Fort Riley, Kansas



More than hand-to-hand combat

By Chad L. Simon | 1ST INF. DIV. PUBLIC AFFAIRS | January 12, 2018

     Each year during the 1st Infantry Division’s Victory Week, Soldiers compete in a number of athletic competitions, such as basketball, water polo and combatives, where Soldiers face one another in a series of hand-to-hand bouts designed to test their individual, unarmed combat abilities. While this might remind onlookers of a mixed martial arts competition, the Modern Army Combatives program available to “Big Red One” Soldiers focuses more on personal readiness, ensuring service members can win in a close-quarters encounter with the enemy.

     “Because of the name ‘combatives,’ Soldiers are unsure of what to expect,” said Staff Sgt. Amanda Larson, Headquarters and Headquarters Company, 1st Combat Aviation Brigade, 1st Infantry Division, combatives noncommissioned officer in charge. “... They think we are here to create fighters and that is not what we are doing. That is not the goal of the program.”

     When the program first started in the late 1990s, its purpose was to produce fighters like the ones spectators see when viewing mixed martial arts fights, said Frank Portillo, 1st Inf. Div. master trainer instructor.

     “In the beginning, it was about how tough you were to get through it,” Portillo said. “It was making a lot of good fighters in the Army, but not a lot of good, competent combat Soldiers. There were no tactical skills taught — it was all ground work. That is fine because you need to have basics, but you never want to take a hand-to-hand fight to the ground. You don’t want that in full kit.”

     Portillo said the first iteration of combatives was brutal and caused many injuries to Soldiers some did not see necessary. Though the program has changed, he said that reputation still lingers throughout the Army.

     “The course had to change,” Portillo said. “Everything has to evolve through time. Either you loved it or you hated it. A lot of Soldiers didn’t (like it and asked), ‘Why do I need to get punched in the face for 15 minutes to try to get a clinch?’ Engagements don’t last that long. That is why the program had to change.

     “Once they started putting more tactical techniques into the program, then commanders were more willing to involve their Soldiers. Prior to the changes in 2010 it was like, ‘I don’t want to send my Soldiers and have them coming back with a broken nose or black eyes’.”

     Soldiers now get trained in hand-to-hand combat and techniques so they can survive close-quarters combat against an enemy. While Soldiers get an introduction to the program in basic training, their training is not validated until they go through a course taught by a master trainer, Larson said.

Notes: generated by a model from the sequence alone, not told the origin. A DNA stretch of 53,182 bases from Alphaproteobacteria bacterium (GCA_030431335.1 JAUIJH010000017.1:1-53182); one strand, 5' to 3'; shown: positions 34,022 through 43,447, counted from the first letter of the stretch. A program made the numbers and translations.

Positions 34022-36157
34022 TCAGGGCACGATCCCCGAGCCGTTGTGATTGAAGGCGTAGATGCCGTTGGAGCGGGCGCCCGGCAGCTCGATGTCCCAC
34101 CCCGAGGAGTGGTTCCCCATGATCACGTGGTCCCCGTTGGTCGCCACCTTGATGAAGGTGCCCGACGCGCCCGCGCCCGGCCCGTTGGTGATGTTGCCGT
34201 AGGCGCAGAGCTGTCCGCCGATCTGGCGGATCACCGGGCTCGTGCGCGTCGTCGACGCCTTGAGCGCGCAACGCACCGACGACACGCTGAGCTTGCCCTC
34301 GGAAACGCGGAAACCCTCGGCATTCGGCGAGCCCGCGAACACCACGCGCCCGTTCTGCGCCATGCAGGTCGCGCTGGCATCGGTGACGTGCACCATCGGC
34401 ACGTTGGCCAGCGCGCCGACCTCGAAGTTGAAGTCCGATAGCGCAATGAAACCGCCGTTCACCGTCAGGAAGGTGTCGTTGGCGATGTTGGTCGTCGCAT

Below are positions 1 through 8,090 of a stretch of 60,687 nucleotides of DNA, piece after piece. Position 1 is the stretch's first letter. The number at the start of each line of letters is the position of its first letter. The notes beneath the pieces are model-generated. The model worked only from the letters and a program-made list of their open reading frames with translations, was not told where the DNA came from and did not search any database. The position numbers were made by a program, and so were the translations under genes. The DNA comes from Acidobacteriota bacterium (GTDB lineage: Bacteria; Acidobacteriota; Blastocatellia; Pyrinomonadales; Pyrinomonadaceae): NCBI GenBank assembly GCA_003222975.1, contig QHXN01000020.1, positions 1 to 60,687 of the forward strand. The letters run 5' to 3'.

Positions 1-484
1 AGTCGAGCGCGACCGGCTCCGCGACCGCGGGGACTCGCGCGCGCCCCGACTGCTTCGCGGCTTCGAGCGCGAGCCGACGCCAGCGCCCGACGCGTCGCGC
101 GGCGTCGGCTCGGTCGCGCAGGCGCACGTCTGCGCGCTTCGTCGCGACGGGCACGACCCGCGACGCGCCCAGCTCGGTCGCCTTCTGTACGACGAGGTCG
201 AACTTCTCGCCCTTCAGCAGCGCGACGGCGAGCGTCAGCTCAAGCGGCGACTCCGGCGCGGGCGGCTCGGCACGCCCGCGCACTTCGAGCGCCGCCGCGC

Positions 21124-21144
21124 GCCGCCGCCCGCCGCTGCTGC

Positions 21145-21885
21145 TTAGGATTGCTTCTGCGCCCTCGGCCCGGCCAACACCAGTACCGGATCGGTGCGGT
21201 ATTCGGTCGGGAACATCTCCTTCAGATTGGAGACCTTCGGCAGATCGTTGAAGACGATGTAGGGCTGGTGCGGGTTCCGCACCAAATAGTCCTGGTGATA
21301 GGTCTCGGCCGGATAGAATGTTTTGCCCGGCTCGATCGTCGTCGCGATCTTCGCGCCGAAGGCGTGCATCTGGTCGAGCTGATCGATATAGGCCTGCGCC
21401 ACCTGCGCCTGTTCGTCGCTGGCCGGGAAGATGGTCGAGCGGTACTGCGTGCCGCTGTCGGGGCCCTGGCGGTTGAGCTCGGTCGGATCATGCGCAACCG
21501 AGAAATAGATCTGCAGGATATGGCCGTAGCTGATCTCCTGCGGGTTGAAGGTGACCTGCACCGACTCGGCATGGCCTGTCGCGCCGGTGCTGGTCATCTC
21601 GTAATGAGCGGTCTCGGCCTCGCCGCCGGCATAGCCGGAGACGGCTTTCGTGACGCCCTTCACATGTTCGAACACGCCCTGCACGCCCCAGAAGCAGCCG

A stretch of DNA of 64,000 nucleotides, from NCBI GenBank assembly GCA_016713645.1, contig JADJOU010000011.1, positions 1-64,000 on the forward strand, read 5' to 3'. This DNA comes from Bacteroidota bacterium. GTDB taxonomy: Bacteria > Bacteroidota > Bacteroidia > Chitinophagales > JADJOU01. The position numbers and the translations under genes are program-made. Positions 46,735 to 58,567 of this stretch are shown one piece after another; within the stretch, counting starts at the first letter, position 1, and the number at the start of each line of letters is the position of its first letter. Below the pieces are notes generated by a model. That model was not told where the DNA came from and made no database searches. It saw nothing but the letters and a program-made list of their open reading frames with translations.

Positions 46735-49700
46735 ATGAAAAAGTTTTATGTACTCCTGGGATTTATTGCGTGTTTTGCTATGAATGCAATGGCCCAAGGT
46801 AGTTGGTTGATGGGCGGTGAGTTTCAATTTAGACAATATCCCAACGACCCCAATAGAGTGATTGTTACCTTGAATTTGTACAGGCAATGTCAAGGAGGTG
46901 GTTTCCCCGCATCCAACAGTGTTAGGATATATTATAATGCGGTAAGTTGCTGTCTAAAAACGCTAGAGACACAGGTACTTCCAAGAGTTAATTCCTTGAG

Soldiers learn intangible skills as they complete the 40-hour basic course.

     “We see Soldiers that are timid or unsure of their leadership skills or they don’t have the confidence,” Larson said. “By end of a course, you see the difference in a Soldier that was timid and not aggressive and unsure, (to) being a leader to taking charge. They have more confidence because they were able to successfully achieve something that intimidated them to begin with.”

      Soldiers not only become more confident in their abilities, she said — they also become more resilient.

     “You are learning to be resilient in this course because you do get slapped in the face,” said 1st Lt. Erin Schneider, Special Troops Battalion, 1st Inf. Div. Sustainment Brigade, assistant operations officer. “Soldiers need to realize that no matter what your primary job is, you are a Soldier at the end of the day. I think this course does a very good job of enforcing that.”

      As roles shift in the Army and across the U.S. military, training based on weight instead of rank or gender can be unique.

      “As I like to say, ‘Bullets don’t know gender;’ that person across the ocean doesn’t care if you are a man or a woman,” Portillo said. “His goal is to take as many with him as possible.

      “There is plenty of negativity about women doing this, but it is about trust. If men can’t trust women to do the job, then they won’t have faith. If women can’t trust men to do the right, then they are not going to have faith. This is a two-way range for non-gendered training.”

      As the program has changed and survived nearly being choked out of the Army training regimen, Larson feels the program still aligns with preparing Soldiers for combat.

      “Combatives has a total different spin on building readiness because it builds readiness for a Soldier from the inside to out,” Larson said. “It really pulls from the inside to out. It isn’t a PowerPoint slide or a little roleplay scenario … it is physically exhausting for the Soldiers, but it gives them a sense that no matter what it shows them how much more than be.”